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Central Nervous System Mechanisms Linking the Consumption of Palatable High-Fat Diets to the Defense of Greater Adiposity

Department of Internal Medicine, University of Cincinnati College of Medicine, Cincinnati, OH 45237, USA.
Cell metabolism (Impact Factor: 16.75). 02/2012; 15(2):137-49. DOI: 10.1016/j.cmet.2011.12.013
Source: PubMed

ABSTRACT The central nervous system (CNS) plays key role in the homeostatic regulation of body weight. Satiation and adiposity signals, providing acute and chronic information about available fuel, are produced in the periphery and act in the brain to influence energy intake and expenditure, resulting in the maintenance of stable adiposity. Diet-induced obesity (DIO) does not result from a failure of these central homeostatic circuits. Rather, the threshold for defended adiposity is increased in environments providing ubiquitous access to palatable, high-fat foods, making it difficult to achieve and maintain weight loss. Consequently, mechanisms by which nutritional environments interact with central homeostatic circuits to influence the threshold for defended adiposity represent critical targets for therapeutic intervention.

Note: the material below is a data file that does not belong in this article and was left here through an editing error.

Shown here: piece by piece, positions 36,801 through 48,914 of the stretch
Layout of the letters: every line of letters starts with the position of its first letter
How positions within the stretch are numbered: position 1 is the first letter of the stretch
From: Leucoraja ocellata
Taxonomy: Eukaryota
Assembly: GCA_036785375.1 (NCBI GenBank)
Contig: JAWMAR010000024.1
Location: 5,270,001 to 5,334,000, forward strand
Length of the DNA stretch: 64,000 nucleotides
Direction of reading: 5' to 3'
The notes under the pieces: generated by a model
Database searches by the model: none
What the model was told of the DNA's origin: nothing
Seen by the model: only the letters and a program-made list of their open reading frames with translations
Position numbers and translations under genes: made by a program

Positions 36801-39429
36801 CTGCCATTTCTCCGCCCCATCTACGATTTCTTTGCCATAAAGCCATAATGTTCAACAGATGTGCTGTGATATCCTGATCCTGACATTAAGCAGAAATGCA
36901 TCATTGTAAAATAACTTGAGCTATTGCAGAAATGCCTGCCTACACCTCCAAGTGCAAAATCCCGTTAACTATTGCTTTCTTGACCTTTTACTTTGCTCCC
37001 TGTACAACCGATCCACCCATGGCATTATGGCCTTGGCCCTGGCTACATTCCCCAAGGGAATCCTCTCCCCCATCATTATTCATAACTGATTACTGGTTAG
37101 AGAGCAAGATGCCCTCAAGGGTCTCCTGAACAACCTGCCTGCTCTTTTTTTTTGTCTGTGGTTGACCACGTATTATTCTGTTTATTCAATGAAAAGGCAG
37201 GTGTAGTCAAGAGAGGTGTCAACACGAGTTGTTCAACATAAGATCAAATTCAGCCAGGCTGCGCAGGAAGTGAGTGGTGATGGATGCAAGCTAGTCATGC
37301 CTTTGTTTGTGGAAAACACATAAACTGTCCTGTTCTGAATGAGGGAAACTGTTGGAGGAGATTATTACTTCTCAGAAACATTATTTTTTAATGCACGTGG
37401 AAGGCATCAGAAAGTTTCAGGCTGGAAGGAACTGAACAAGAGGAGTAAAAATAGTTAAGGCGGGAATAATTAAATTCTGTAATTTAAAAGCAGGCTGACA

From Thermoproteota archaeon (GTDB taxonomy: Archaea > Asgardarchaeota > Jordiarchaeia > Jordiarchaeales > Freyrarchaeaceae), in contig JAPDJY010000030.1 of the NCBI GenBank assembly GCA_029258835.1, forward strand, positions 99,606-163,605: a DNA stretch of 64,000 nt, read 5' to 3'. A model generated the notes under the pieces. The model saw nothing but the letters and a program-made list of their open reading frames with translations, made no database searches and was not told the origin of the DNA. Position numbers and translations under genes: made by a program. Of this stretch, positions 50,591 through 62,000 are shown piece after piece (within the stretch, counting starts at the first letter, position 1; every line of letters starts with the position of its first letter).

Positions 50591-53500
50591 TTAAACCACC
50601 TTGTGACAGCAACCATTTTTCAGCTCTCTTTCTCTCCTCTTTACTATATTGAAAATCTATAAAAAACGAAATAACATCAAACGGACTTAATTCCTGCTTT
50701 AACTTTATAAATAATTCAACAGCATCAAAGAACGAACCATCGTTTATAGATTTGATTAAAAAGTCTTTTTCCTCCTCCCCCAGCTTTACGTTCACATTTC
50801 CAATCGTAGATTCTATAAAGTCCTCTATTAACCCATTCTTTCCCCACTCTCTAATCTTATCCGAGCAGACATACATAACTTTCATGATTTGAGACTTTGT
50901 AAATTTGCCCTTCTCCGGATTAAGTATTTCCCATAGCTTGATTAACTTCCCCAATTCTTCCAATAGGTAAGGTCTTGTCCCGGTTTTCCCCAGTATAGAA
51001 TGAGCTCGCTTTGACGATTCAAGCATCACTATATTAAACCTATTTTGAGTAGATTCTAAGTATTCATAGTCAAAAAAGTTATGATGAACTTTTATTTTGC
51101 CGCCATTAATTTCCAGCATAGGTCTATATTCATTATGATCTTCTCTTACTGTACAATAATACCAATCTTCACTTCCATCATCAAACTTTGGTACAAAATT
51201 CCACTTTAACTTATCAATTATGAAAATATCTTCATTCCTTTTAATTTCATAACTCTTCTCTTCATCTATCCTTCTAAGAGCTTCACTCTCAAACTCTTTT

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    • "Please cite this article in press as: la Fleur SE, Serlie MJ, The interaction between nutrition and the brain and its consequences for body weight gain and metabolism; studies in rodents and men, Best Practice & Research Clinical Endocrinology & Metabolism (2014), http://dx.doi.org/10.1016/j.beem.2014.06.001 result in obesity with increases in both insulin and leptin levels, which in turn can inhibit reward via their receptors on dopaminergic neurons in the VTA [33e36]. However, in obesity, central leptin and insulin resistance occur [3] [4] and thus the peripheral hormonal signals might not counteract the effects of sugar and fat on the brains reward circuitry thus contributing to disrupted feeding behavior. In summary, regular consumption of high caloric food directly affects the brain circuitries involved in reward and homeostatic control of food intake, thereby increasing the risk for a food addiction like phenotype (Fig. 1). "